Huntington Beach

Weapons ban at parades, protests OKd

A POLITICAL PARADE in March 2017 at Bolsa Chica State Beach in Huntington Beach turned violent when supporters of President Donald Trump clashed with “antifa” protesters (Photo by Jerry Howard).

An ordinance banning weapons – and items that could be used as weapons – from parades and protests held on public property was approved by the Huntington Beach City Council Tuesday night.

The council voted 7-0 in favor of introduction of the amendment to the city’s municipal code, which comes in reaction to events both local and national.

Citing protests and marches in the city and across the country, Police Chief Robert Handy said the increase in violence at such events are the result of “the increasing volume and current state of public discourse in society today.”

The ordinance bans a wide variety of items ranging from firearms, baseball bats and pepper spray to bricks, rocks and water guns. Even flags would be subject to some restrictions including the requirement that the poles on which they would be carried be composed of hollow plastic.

“Basically, it’s anything that could be used as a weapon,” he said. A revision of the ordinance included exemptions for persons with a concealed carry license for a firearm, or public employees (including the military – for example – in a parade) authorized to possess such a weapon in public.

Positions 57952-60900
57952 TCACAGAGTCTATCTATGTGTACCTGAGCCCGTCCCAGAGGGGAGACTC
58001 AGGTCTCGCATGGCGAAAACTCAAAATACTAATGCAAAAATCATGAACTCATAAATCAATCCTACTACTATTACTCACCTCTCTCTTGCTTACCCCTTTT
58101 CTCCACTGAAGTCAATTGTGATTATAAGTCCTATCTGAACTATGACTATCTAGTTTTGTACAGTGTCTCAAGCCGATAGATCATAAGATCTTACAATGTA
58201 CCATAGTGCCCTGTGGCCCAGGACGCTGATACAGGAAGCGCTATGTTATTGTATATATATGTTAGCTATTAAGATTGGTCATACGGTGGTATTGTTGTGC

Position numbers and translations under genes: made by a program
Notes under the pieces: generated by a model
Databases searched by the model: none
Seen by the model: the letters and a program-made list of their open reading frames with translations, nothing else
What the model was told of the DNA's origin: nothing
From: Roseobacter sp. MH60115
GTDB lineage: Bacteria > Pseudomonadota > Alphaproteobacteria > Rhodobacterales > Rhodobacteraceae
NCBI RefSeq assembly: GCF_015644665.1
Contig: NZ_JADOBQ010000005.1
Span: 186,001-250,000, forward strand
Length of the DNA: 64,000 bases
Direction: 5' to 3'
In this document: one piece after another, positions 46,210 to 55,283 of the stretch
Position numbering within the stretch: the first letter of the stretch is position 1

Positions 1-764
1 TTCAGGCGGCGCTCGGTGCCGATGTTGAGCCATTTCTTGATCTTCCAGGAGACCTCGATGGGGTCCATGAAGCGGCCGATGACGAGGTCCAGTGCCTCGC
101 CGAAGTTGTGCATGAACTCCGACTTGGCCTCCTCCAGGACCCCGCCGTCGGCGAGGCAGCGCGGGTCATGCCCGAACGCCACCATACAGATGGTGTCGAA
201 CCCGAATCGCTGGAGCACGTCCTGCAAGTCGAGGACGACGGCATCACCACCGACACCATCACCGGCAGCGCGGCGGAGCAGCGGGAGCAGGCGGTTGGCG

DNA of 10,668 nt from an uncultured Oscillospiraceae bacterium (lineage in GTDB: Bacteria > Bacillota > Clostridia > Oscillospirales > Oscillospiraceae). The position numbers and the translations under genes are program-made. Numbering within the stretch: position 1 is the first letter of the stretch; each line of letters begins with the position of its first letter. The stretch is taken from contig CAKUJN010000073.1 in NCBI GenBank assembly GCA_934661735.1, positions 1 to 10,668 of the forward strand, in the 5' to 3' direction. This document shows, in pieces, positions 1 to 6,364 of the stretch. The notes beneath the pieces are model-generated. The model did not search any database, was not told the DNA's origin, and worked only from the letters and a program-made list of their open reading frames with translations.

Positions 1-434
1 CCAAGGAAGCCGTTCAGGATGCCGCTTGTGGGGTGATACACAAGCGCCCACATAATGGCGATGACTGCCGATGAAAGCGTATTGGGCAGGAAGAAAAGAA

Councilman Erik Peterson stated that he at first had some reservations about the ordinance on Second Amendment grounds, saying “I hope we’re not on a slippery slope.”  Handy assured the council that the ordinance was intended to preserve the First Amendment rights of the public while providing protections for police and people attending a protest or parade.

In March 2017, a parade at Bolsa Chica State Beach in Huntington Beach turned into a battle between supporters of President Donald Trump – the name of the event was “The Southern California Make America Great Again March” – and antifa [self-described “anti-fascists’] demonstrators. There was one reported pepper-spray injury and one arrest made.

Other, less-publicized events have taken place, said Handy, some of them impromptu and some organized officially with a city permit.  Some officers have been assaulted, he added, but none injured seriously.

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